Q_rand = compute_coranking_matrix(data_ld=z_rand, data_hd = X)
In [12]:
Q_tsne = compute_coranking_matrix(data_ld=z_tsne, data_hd = X)
In [13]:
import matplotlib.pyplot as plt
In [23]:
fig, axs = plt.subplots(figsize=(30,10), ncols = 3)
axs[0].set_title('Random projection')
axs[1].set_title('PCA projection')
axs[2].set_title('TSNE projection')
Text(0.5, 1.0, 'TSNE projection')

Compute AUC of $R_{NX}$ from coranking matrix (using Quadra)

These functions were converted to python from quadra, sped up by reducing repeated computations

In [15]:
def qnx_crm(crm, k):
    """ Average Normalized Agreement Between K-ary Neighborhoods (QNX)
    # QNX measures the degree to which an embedding preserves the local
    # neighborhood around each observation. For a value of K, the K closest
    # neighbors of each observation are retrieved in the input and output space.
    # For each observation, the number of shared neighbors can vary between 0
    # and K. QNX is simply the average value of the number of shared neighbors,
    # normalized by K, so that if the neighborhoods are perfectly preserved, QNX
    # is 1, and if there is no neighborhood preservation, QNX is 0.
    # For a random embedding, the expected value of QNX is approximately
    # K / (N - 1) where N is the number of observations. Using RNX
    # (\code{rnx_crm}) removes this dependency on K and the number of
    # observations.
    # @param crm Co-ranking matrix. Create from a pair of distance matrices with
    # \code{coranking_matrix}.
    # @param k Neighborhood size.
    # @return QNX for \code{k}.
    # @references
    # Lee, J. A., & Verleysen, M. (2009).
    # Quality assessment of dimensionality reduction: Rank-based criteria.
    # \emph{Neurocomputing}, \emph{72(7)}, 1431-1443.

    Python reimplmentation of code by jlmelville
    qnx_crm_sum = np.sum(crm[:k, :k])
    return qnx_crm_sum / (k * len(crm))

def rnx_crm(crm, k):
    """ Rescaled Agreement Between K-ary Neighborhoods (RNX)
    # RNX is a scaled version of QNX which measures the agreement between two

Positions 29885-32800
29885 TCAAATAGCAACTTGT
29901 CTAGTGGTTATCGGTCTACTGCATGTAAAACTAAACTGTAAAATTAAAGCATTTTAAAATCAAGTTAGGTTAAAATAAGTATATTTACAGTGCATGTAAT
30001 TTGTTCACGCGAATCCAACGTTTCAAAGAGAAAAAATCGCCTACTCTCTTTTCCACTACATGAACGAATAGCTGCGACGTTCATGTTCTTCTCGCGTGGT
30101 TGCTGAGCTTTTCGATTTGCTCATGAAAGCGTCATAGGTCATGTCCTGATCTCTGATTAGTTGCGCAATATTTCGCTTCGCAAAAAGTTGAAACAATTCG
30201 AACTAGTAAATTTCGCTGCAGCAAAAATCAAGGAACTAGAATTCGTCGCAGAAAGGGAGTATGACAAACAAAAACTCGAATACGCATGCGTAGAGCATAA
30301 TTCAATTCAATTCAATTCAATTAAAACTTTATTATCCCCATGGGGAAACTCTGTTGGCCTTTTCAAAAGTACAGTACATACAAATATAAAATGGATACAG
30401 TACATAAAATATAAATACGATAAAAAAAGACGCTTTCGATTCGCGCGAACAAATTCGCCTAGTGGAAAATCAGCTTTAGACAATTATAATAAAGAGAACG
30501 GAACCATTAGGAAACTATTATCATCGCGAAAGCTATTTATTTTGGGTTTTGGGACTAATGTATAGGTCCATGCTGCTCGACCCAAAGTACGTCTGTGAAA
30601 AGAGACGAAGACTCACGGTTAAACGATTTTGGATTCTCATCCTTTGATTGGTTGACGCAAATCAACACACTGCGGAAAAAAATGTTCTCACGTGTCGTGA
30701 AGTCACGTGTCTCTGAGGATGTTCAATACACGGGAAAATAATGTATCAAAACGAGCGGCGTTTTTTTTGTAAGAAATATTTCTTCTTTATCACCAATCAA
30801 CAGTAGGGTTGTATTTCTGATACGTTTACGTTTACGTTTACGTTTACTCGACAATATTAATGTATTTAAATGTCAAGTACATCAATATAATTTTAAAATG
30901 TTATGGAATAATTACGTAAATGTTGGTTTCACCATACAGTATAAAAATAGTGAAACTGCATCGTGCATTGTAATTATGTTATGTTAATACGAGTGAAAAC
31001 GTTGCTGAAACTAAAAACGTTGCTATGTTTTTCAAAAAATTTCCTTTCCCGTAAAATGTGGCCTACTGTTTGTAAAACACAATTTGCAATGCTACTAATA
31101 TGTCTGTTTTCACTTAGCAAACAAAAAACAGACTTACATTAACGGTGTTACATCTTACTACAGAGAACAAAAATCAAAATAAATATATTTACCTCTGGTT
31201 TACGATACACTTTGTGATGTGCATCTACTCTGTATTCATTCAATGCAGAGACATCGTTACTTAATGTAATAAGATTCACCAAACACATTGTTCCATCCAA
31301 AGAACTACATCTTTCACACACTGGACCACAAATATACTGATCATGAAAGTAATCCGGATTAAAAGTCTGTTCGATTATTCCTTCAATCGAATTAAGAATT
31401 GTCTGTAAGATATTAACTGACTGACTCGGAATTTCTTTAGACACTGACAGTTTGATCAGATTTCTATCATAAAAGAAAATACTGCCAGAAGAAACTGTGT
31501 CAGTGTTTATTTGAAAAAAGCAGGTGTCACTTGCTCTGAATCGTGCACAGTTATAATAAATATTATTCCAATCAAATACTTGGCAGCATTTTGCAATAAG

# embeddings in terms of the shared number of k-nearest neighbors for each
    # observation. RNX gives a value of 1 if the neighbors are all preserved
    # perfectly and a value of 0 for a random embedding.
    # @param crm Co-ranking matrix. Create from a pair of distance matrices with
    # \code{coranking_matrix}.
    # @param k Neighborhood size.
    # @return RNX for \code{k}.
    # @references
    # Lee, J. A., Renard, E., Bernard, G., Dupont, P., & Verleysen, M. (2013).
    # Type 1 and 2 mixtures of Kullback-Leibler divergences as cost functions in
    # dimensionality reduction based on similarity preservation.
    # \emph{Neurocomputing}, \emph{112}, 92-108.

    Python reimplmentation of code by jlmelville
    n = len(crm)
    return ((qnx_crm(crm, k) * (n - 1)) - k) / (n - 1 - k)

def rnx_auc_crm(crm):
    """ Area Under the RNX Curve 
    # The RNX curve is formed by calculating the \code{rnx_crm} metric for
    # different sizes of neighborhood. Each value of RNX is scaled according to
    # the natural log of the neighborhood size, to give a higher weight to smaller
    # neighborhoods. An AUC of 1 indicates perfect neighborhood preservation, an
    # AUC of 0 is due to random results.
    # param crm Co-ranking matrix.
    # return Area under the curve.
    # references
    # Lee, J. A., Peluffo-Ordo'nez, D. H., & Verleysen, M. (2015).
    # Multi-scale similarities in stochastic neighbour embedding: Reducing
    # dimensionality while preserving both local and global structure.
    # \emph{Neurocomputing}, \emph{169}, 246-261.

    Python reimplmentation of code by jlmelville
    n = len(crm)
    num = 0
    den = 0
    qnx_crm_sum = 0
    for k in tqdm(range(1, n - 2)):
        #for k in (range(1, n - 2)):
        qnx_crm_sum += np.sum(crm[(k-1), :k]) + np.sum(crm[:k, (k-1)]) - crm[(k-1), (k-1)]
        qnx_crm = qnx_crm_sum / (k * len(crm))
        rnx_crm = ((qnx_crm * (n - 1)) - k) / (n - 1 - k)
        num += rnx_crm / k
        den += 1 / k
    return num / den
In [16]:
rnx_auc_crm_pca = rnx_auc_crm(Q_pca)
In [17]:
rnx_auc_crm_rand = rnx_auc_crm(Q_rand)
In [18]:
rnx_auc_crm_tsne = rnx_auc_crm(Q_tsne)
In [19]:
rnx_auc_crm_pca, rnx_auc_crm_rand, rnx_auc_crm_tsne
(0.23365211260765345, -0.00041048266680264114, 0.5199286761452787)
In [ ]: